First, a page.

Eight years ago [in the year 1532] at Dessau, I, Dr. Martin Luther, saw and touched a changeling. It was twelve years old, and from its eyes and the fact that it had all of its senses, one could have thought that it was a real child. It did nothing but eat; in fact, it ate enough for any four peasants or threshers. It ate, shit, and pissed, and whenever someone touched it, it cried. When bad things happened in the house, it laughed and was happy; but when things went well, it cried. It had these two virtues. I said to the Princes of Anhalt: “If I were the prince or the ruler here, I would throw this child into the water–into the Molda that flows by Dessau. I would dare commit homicidium on him!” But the Elector of Saxony, who was with me at Dessau, and the Princes of Anhalt did not want to follow my advice. Therefore, I said: “Then you should have all Christians repeat the Lord’s Prayer in church that God may exorcise the devil.” They did this daily at Dessau, and the changeling child died in the following year…. Such a changeling child is only a piece of flesh, a massa carnis, because it has no soul.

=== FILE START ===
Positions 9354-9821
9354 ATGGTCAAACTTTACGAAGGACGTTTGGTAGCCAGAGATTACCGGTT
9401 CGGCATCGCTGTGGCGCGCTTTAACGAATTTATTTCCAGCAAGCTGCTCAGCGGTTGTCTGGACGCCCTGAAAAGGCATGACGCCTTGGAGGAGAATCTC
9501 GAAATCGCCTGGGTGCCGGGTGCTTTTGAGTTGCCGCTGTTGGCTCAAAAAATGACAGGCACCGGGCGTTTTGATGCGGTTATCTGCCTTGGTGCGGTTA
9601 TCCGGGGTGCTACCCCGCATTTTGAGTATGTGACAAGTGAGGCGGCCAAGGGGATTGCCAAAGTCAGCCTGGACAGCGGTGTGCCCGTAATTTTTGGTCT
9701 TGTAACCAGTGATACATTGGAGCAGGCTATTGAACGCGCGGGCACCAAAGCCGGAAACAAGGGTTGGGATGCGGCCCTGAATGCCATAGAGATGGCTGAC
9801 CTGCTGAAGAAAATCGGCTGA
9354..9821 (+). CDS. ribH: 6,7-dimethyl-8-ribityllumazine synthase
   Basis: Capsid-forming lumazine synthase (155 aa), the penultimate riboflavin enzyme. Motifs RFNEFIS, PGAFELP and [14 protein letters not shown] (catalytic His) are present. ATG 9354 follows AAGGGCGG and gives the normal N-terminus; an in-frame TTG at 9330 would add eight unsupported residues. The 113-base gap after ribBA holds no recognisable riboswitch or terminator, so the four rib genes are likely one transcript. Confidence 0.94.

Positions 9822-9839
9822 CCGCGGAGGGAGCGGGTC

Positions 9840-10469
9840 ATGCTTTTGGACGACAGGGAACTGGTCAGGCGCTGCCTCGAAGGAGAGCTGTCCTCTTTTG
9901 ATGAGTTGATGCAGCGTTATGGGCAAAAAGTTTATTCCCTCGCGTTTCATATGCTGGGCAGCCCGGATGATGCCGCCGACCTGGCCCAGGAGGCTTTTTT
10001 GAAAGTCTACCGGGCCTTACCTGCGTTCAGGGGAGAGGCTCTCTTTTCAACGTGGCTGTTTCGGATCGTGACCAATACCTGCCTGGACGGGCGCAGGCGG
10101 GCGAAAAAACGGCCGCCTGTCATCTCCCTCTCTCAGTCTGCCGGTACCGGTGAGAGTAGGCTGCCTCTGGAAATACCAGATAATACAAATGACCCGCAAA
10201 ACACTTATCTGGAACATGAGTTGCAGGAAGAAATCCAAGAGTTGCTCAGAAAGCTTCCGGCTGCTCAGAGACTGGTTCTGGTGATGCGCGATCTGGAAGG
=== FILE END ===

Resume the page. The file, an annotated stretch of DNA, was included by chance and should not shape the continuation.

Martin Luther, Werke, kritische Gesamtausgabe: Tischreden
While Tiro was eating his meal, his date got up and went to the bar, then left with another man. The waiter had slid the bill in front of him by the time he noticed, and he promptly declined, then loped to the other side of the world.
The Tin is round and low, people stoop to traverse it. The Tin is not a town or a city or a country or a commune. The Police collected Tiro from behind a vending machine and grilled him. You didn’t pay the bill, they said. I won’t, he said. The Police walked away and consulted one another. Well, what do we do with him, they said. Let’s get an analyst, they said. They brought in the analyst.